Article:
By Daniel Kohn
By Imade Nibokun
By Arrissia Owen
By Lilledeshan Bose
By Sarah Bennett
By Adam Lovinus
By Jena Ardell
By Nate Jackson
KC & THE SUNSHINE BAND
HOUSE OF BLUES, ANAHEIM
FRIDAY, AUG. 2
After weeks of enduring oafish plunk-plop combos and whiny emo-esque inbreeds, what we were desperate for was some aural comfort food—nothing trendy (is White Stripes fever over yet? Please?), nothing that was supposed to make us think, nothing boorish or screechy. No, what we needed was some sugar: some eardrum bubble gum, something that would make it okay for us to live rapturously and unashamedly in our boyhood '70s again, back before we got old and found out from mean, mean rock critics (kind of like the ones we turned into) that we really weren't supposed to like any of it. The killjoy shits.
What we needed was . . . KC & the Sunshine Band!
So there was the now-balding, slightly paunchy, 51-year-old Harry Wayne "KC" Casey—the whitest white boy disco ever knew—running onto the House of Blues stage after a big build-up that included assorted gyrating from a quartet of buxom girl dancers ("Now that's what I call bootylicious!" KC drooled to the lass writhing next to him. She looked less than half his age; simulated copulating between the two would grotesquely occur later). Even tighter than the girls' shorts was the band, with assorted conga and horn players to re-create those faux-Miami rhythms that got KC all those hit records eons ago. And KC—always looking to please the proletariat—was there to make the crowd of largely 40- and 50-year-old gay men, still-single women, and one fabulously wardrobed, platinum-wigged drag queen happy, promising they'd play all the hits—and that's just what they did, with not one shred of irony, either!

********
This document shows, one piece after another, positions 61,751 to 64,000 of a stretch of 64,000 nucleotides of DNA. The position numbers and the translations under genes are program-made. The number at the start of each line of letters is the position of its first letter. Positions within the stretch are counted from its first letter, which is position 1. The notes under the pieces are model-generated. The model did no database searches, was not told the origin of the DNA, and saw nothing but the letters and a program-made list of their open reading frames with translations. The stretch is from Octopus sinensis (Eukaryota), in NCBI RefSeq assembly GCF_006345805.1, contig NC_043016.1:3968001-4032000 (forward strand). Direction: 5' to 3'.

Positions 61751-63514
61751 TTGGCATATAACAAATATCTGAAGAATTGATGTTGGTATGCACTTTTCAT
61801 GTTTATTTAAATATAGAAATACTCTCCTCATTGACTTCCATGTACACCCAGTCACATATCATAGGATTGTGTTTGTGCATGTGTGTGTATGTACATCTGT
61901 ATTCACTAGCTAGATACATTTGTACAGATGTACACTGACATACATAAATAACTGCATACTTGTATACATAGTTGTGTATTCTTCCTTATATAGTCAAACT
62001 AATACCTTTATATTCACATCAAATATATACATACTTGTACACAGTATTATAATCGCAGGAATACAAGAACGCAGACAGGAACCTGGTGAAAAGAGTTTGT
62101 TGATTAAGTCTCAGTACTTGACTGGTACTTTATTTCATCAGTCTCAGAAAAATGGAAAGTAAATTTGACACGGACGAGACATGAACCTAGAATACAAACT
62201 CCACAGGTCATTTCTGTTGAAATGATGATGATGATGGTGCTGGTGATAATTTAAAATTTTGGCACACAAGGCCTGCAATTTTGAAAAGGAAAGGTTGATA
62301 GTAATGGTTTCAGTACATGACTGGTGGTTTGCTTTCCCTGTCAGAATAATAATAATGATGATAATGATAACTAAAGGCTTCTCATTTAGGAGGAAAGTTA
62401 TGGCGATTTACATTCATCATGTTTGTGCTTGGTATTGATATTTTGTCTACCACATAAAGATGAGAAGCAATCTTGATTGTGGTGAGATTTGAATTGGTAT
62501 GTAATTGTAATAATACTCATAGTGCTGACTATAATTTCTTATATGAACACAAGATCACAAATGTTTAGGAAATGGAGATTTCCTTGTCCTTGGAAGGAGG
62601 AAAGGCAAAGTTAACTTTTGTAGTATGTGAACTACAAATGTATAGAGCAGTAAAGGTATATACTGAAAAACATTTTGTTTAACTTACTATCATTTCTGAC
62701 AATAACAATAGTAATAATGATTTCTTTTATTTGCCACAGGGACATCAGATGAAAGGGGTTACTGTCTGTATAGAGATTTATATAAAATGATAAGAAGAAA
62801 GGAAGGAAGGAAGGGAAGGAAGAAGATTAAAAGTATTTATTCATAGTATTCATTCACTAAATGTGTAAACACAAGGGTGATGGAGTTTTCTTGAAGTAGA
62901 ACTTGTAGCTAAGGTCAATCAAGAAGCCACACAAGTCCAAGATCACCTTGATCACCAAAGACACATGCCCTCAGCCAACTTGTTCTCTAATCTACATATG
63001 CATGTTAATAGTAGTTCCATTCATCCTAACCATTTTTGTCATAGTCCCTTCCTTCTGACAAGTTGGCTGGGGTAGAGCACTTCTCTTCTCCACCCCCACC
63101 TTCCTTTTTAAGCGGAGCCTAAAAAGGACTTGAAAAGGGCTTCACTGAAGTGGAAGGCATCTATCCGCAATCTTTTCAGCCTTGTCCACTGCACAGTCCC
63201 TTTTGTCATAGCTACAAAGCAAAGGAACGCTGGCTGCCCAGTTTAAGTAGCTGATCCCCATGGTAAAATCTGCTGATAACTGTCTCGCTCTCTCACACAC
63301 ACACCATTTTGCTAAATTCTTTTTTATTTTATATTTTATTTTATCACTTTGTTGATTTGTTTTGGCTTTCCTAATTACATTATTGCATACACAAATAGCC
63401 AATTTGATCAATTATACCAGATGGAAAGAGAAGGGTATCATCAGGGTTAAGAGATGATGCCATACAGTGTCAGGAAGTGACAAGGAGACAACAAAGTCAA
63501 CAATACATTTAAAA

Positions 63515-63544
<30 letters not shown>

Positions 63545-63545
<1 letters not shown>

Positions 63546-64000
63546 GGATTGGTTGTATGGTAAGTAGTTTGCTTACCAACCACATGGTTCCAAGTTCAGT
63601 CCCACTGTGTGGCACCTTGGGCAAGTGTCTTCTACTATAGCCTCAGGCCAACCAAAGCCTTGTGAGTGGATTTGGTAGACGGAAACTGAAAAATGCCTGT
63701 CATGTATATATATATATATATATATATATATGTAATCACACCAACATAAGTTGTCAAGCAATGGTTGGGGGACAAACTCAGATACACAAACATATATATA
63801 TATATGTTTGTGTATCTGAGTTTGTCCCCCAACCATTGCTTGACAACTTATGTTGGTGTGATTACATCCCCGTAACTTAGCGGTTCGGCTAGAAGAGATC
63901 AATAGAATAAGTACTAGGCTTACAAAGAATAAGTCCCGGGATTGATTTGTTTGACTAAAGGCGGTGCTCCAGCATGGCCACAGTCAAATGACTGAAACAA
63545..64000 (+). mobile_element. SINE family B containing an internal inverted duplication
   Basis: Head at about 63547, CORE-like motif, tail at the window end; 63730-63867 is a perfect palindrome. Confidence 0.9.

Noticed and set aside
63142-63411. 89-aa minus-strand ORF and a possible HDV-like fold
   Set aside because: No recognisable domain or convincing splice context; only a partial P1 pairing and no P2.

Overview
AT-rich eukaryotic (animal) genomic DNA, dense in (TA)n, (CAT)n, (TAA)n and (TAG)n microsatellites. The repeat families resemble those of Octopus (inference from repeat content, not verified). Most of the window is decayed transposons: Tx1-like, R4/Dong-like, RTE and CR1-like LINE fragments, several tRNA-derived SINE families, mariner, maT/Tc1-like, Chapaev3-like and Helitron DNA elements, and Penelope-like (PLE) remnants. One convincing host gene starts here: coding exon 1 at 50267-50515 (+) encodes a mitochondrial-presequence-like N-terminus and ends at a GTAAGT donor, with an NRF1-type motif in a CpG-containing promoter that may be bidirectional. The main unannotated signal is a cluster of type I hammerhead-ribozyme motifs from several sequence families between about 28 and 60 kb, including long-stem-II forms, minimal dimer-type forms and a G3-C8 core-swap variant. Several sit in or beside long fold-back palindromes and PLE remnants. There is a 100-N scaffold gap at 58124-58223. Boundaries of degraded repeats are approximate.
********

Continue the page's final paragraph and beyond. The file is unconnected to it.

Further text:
On they came, like manna from bad-taste heaven: "Get Down Tonight!" "Boogie Shoes!" "I'm Your Boogie Man!" "That's the Way (I Like It)!" "(Shake, Shake, Shake) Shake Your Booty!" "Give It Up!" During "Please Don't Go," KC stood stock still and serious while crooning into his headset mic, pointing at an imaginary exit somewhere offstage each time he got to the "minute you walk out that door" line, which may have been the single most awesome sight we'll behold on a stage all year (are we being ironic? We're not sure). Then KC sprinkled glitter dust over the mob shimmying in the front rows, and he let us know that that the American Dream Can Come True and that we live in the Greatest Country on Earth. He even God-blessed us! And it all felt soooo good.
This is a tribute band who mimic the original players, so we had "Benny," who actually looked a lot like a bearded Dana Rohrabacher; "Agnetha" and "Anni-Frida," who spent a lot of time grinding their backsides against each other while indulging in perfectly synchronized arm gestures; and shaggy-blonde-locked "Bjorn," who probably plays his guitar in a death-metal band when he's being his un-Abba self. Though we never saw the real Abba, Bjorn Again is as close to the full-on deal as we're ever likely to want. They came onstage wearing satin kimonos with their names emblazoned on the backs and played note-perfect takes on all the smashes: "Take a Chance on Me," "Mamma Mia," "Waterloo," "Fernando" and the inevitable "Dancing Queen," during which several drunk guys leaped onstage to touch "Anni-Frida" (they mercifully weren't kicked out, saving them the embarrassment of having to explain to their friends why they were home so early).
Even more fun were Bjorn Again's fake Swedish accents, which sounded more French-Canadian to our ears: "Hello, Anaheim! How are yoo doink tonight?" "Anaheim, are yoo retty to ruck and roooooll?" "It is now time for some deesco dancink!" "There ist only one beast, Bjorn—the beast of ruck & roooooll!" (This before a bizarre "Born to Be Wild" cover—Abba does Steppenwolf?) "Sank yoo all so much, Anaheim! Yoo are all so bootyful!" It was a hoot, but not quite as big as the one when they segued into the Police tune "Message In a Bottle" out of "SOS," a misguided attempt at being contemporary—really, who wants fake Abba updating real Abba?
Still, as campy, brainless entertainment goes, Bjorn Again ruled. For 90 minutes, it was as if divorces and slow record sales never did the real Abba in.